I write to offer three cheers for Getting Into Equity, a rumination on the distinctive manner in which litigants invoke law and equity. To get into law, the authors explain, one asserts a cause of action, rooted in a Roman law conception of redress for a violation of one’s rights. To get into equity, the suitor provides a narrative account of a grievance that raises an equity in her favor. Equity may act in relatively predictable ways, but it remains fundamentally discretionary in the hands of judges or chancellors who have been asked to correct an injustice. The authors persuasively argue that the distinction has survived (if barely) the fusion of law and equity in the Federal Rules of Civil Procedure.
One immediate takeaway (as my students like to say) seems straightforward: judges asked to do equity must conduct a more flexible, less rule-bound assessment of the nature of the grievance and should not insist on codified causes of action. That may suggest that the failure of Congress to create a statutory right to sue in favor of the United States should not prove fatal to its suit for injunctive relief against enforcement of the Texas anti-abortion statute, SB8. Rather, the extraordinary nature of SB8’s enforcement regime and the apparent inadequacy of remedies at law for doctors who face a string of potential bounty-hunter proceedings might justify equitable intervention absent any statutory (or prior precedential) authority.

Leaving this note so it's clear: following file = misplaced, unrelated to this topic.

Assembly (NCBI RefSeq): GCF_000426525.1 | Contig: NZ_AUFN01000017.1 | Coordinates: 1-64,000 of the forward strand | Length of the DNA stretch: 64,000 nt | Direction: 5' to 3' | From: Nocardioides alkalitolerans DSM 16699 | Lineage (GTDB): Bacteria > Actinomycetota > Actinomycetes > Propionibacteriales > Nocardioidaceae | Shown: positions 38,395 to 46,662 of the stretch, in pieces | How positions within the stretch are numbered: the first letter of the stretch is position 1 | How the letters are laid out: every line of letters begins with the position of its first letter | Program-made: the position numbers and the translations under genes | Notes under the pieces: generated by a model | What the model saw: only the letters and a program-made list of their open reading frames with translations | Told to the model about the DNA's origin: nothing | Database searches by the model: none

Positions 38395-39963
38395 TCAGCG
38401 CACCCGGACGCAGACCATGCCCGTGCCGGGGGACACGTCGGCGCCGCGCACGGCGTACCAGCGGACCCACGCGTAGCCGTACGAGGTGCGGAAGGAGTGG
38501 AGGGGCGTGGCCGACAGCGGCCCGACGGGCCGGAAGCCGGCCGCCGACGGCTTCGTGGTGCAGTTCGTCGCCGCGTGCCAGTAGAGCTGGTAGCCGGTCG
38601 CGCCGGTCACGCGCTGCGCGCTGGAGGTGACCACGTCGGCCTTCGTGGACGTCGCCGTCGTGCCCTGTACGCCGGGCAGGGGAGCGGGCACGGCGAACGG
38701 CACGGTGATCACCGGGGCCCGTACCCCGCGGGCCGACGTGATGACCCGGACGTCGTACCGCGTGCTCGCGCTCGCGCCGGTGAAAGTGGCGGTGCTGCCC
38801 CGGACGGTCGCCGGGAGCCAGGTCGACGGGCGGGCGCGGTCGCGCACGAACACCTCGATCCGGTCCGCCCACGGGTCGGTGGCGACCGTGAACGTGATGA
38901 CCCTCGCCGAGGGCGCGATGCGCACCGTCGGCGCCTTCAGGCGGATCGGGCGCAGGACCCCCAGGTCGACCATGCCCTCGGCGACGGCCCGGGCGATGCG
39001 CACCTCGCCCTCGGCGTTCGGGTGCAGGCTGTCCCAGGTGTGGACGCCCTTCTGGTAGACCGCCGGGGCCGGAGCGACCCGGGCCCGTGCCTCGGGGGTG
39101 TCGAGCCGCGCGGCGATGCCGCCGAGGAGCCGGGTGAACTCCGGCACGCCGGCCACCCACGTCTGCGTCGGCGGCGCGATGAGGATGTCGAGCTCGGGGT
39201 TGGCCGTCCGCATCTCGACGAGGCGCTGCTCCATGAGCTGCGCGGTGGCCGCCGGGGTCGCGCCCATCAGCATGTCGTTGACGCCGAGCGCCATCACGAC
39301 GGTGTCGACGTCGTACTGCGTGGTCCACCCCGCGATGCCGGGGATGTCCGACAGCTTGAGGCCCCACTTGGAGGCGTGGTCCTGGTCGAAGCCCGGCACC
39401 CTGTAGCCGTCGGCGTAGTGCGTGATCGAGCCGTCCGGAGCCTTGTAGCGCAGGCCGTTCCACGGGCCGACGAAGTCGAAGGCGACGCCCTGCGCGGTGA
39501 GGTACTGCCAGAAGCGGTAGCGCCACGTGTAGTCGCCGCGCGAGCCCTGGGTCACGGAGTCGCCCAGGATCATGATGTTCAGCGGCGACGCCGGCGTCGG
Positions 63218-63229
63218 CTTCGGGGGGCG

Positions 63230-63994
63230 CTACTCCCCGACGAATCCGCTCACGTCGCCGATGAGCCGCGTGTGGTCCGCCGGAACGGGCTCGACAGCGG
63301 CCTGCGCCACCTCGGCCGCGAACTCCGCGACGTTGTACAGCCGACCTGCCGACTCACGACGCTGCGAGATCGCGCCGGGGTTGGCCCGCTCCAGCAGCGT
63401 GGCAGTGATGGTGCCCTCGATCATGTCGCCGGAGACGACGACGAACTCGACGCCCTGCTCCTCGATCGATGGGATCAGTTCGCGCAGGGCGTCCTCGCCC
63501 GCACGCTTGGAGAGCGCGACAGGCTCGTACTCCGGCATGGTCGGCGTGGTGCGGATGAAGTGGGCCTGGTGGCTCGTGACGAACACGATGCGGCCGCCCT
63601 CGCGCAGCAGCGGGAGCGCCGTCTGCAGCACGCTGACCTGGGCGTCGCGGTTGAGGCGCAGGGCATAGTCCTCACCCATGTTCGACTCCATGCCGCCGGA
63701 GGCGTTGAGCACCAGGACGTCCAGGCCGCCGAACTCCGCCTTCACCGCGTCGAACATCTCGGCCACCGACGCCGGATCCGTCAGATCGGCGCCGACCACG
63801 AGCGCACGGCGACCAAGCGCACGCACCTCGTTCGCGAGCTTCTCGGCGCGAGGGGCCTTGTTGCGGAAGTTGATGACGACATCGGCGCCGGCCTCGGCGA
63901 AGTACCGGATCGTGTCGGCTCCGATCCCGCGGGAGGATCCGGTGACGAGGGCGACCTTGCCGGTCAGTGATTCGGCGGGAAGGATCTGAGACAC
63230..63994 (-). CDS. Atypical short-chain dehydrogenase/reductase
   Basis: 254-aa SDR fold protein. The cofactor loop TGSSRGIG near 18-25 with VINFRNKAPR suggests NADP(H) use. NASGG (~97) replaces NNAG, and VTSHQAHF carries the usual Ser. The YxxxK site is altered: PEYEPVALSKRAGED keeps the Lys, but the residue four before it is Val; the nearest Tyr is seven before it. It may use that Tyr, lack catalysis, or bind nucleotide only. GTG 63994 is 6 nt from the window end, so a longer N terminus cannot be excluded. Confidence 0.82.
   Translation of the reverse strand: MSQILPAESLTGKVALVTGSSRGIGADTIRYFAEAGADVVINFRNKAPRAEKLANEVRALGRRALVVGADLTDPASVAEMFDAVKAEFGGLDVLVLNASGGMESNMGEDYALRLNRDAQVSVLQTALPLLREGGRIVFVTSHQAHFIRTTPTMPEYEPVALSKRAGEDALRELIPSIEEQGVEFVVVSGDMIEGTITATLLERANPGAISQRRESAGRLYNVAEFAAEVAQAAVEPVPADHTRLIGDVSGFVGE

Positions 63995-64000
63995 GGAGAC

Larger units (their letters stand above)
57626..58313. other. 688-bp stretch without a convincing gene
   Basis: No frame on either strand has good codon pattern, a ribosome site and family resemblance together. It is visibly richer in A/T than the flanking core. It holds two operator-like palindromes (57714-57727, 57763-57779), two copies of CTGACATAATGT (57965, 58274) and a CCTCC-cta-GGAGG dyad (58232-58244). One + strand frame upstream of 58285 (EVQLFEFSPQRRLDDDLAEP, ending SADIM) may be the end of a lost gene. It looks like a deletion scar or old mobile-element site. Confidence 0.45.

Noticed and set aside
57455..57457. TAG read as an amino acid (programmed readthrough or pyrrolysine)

But for those of us struggling with puzzles like Ex parte Young (EPY) and Bivens, the paper offers a good deal more. Justice Harlan cited EPY in his Bivens concurrence, explaining that the right of action for constitutional wrongs had already been recognized (EPY) and the Bivens action simply offered an additional remedy (damages) in circumstances where no other remedy would suffice. Bray and Miller allow us to see that perhaps Harlan had things backwards: equity arises to complete or fulfill the common law, but the existence of an equity cannot give rise to the sort of rights that tort law customarily enforces. One might reason from a common law invasion (denial of substantive due process) to an equitable remedy (EPY) but not from equity (EPY) to a right of action, enforceable in a suit for money (Bivens).